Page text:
[Haskell-cafe] ANN: cheapskate 0.1, markdown parser

John MacFarlane jgm at berkeley.edu
Tue Jan 7 18:18:29 UTC 2014

+++ Justin Bailey [Jan 06 14 13:07 ]:
> Looks like an excellent library! How did you manage to maintain linear
> growth in running time? Seems like quite an achievement.

I tried very hard to avoid any backtracking.

Parsing occurs in two phases.  In the first phase, we process each line
of the input in turn (this could even be done with streaming input;
we never need to "rewind").  Each line transforms a "container stack,"
which container stack represents the nested containers, e.g.  list items
or blockquotes, that are open at that point in the document.  Depending
on the contents of the line, we might add new containers to the stack
and/or close some of the open containers, adding them as children to the
elements below them.  The end of the line, after the bits that indicate
container structure, will generally be added as a leaf element (text
line or blank line) to the top container.

I had to make a couple small changes in markdown syntax to make this
line-by-line strategy feasible.  If an opening code fence isn't matched
by a closing code fence, the whole remainder of the document gets parsed
as code.  (Otherwise we'd have to backtrack an indefinite number of
lines.)  There is a also a change in how raw HTML works (documented in
the README).  A raw HTML block begins with an opening block HTML tag,
and ends, not with a matching closing tag, but with the next blank line.
An advantage of this system is that we can easily include markdown
content in HTML tags (just surround it with blank lines), yet we can
still have literal HTML blocks (just make sure they don't contain
blanks).  So I think this is superior to Gruber's original specification
for raw HTML blocks, not just from a parsing point of view but from an
expressive point of view.

After we've read all the input, we close the container stack. We now
have a Document element that represents the container structure and
the text lines under each container.  We also have a reference
map with the link references.  You can inspect this structure using
'cheapskate --debug'; here's an example:

    ListItem {markerColumn = 1, padding = 3, listType = Numbered PeriodFollowing 1}
      ListItem {markerColumn = 3, padding = 2, listType = Bullet '-'}
        BlankLine ""
    BlankLine ""
    ListItem {markerColumn = 1, padding = 3, listType = Numbered PeriodFollowing 2}
      "Bim",fromList [])

In the second phase, we walk this container structure and produce a
proper AST.  This involves assembling list items into lists and
assembling lists of text lines into paragraphs, parsing their contents
as markdown inline elements, using the reference map to resolve
reference links.

Inline parsing uses parser combinators.  I avoid backtracking by using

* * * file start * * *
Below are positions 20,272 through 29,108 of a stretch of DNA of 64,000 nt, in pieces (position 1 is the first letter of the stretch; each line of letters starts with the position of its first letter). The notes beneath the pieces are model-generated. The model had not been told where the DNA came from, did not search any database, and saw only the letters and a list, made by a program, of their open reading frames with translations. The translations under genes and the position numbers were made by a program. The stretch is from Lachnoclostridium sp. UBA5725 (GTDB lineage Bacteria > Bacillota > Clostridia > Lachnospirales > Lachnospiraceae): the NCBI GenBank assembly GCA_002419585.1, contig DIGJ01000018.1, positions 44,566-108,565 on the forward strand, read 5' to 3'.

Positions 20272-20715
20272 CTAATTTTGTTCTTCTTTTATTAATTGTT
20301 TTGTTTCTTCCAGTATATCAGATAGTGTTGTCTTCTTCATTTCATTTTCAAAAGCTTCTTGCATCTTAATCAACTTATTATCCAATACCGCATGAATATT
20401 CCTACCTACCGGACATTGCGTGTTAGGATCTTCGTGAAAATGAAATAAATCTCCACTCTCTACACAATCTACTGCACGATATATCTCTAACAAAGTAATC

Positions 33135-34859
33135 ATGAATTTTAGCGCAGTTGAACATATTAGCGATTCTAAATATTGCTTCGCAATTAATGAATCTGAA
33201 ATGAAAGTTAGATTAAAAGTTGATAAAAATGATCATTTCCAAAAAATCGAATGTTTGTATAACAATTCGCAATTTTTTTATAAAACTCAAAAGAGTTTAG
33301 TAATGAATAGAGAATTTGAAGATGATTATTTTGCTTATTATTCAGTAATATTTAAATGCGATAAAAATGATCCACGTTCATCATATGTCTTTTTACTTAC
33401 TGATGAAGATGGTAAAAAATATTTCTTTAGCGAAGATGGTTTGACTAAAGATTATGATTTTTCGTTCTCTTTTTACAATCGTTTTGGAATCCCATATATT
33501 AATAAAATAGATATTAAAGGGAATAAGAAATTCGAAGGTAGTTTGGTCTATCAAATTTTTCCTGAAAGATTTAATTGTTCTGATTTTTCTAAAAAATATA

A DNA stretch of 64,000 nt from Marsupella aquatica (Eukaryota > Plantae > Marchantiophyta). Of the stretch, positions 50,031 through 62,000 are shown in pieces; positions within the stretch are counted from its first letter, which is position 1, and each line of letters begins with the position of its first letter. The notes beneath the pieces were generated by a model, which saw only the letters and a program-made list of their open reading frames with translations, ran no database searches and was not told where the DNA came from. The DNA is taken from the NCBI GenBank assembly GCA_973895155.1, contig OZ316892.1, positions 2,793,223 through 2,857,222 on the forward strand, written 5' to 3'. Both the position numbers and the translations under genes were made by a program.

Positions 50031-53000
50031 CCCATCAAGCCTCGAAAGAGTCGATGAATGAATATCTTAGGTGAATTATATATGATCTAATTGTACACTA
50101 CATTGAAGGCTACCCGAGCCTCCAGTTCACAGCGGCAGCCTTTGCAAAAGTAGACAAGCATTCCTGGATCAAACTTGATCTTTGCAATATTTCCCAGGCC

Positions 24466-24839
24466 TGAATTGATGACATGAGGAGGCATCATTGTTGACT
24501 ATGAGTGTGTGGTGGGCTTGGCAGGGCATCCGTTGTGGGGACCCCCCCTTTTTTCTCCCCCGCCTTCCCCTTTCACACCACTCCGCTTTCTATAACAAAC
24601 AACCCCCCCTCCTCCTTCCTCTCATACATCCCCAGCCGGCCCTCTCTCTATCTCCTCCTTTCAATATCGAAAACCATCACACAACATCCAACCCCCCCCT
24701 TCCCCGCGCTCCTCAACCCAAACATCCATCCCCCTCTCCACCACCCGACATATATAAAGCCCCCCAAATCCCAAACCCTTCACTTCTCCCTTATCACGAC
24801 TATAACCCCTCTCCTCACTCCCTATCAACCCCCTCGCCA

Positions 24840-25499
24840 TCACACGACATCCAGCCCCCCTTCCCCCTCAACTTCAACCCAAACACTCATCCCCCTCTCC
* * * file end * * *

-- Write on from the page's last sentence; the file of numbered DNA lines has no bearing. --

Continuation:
fallbacks.  For example, if we start parsing an emphasized section beginning
with '*' and don't find the closing '*', we don't backtrack; instead, we just
emit a '*' and the content we've parsed so far.

I'd love to make the library faster.  It is the fastest pure Haskell implementation
I'm aware of, but C libraries like discount are still quite a bit faster.
(Note:  often they skimp on proper unicode support, which accounts for some of
this.)  Profiling does not show me any particular bottleneck, but I'd welcome


> On Mon, Jan 6, 2014 at 11:15 AM, John MacFarlane <jgm at berkeley.edu> wrote:
> > I've released a new markdown library on Hackage:
> > http://hackage.haskell.org/package/cheapskate
> >
> > This library is designed to be used in web applications.  It is small,
> > accurate, and fast, in pure Haskell with few dependencies.  All output
> > is sanitized through a whitelist by default.  It is designed to have
> > performance that varies linearly with the input size, even with garbage
> > input.  To illustrate:
> >
> > % head -c 100000 /dev/urandom | iconv -f latin1 -t utf-8 | time cheapskate >/dev/null
> > cheapskate > /dev/null  0.15s user 0.01s system 82% cpu 0.199 total
> > % head -c 1000000 /dev/urandom | iconv -f latin1 -t utf-8 | time cheapskate >/dev/null
> > cheapskate > /dev/null  1.53s user 0.03s system 88% cpu 1.770 total
> > % head -c 10000000 /dev/urandom | iconv -f latin1 -t utf-8 | time cheapskate >/dev/null
> > cheapskate > /dev/null  15.50s user 0.20s system 89% cpu 17.632 total
> >
> > This is a test that many markdown parsers fail (including my own pandoc
> > and the markdown package on Hackage).
> >
> > Performance is about seven times faster than pandoc (with five times
> > less memory used), and about 25% faster than the markdown package on Hackage.
> >
> > Generic functions are provided that allow transformations of the AST
> > prior to rendering (e.g., promotion of headers, insertion of syntax
> > highlighting, or the conversion of specially marked code blocks into
> > diagrams).
> >
> > Several markdown extensions are supported, and sensible decisions have
> > been made about several aspects of markdown syntax that are left vague
> > by John Gruber's specification.  For details, see the README
> > at https://github.com/jgm/cheapskate.
> >
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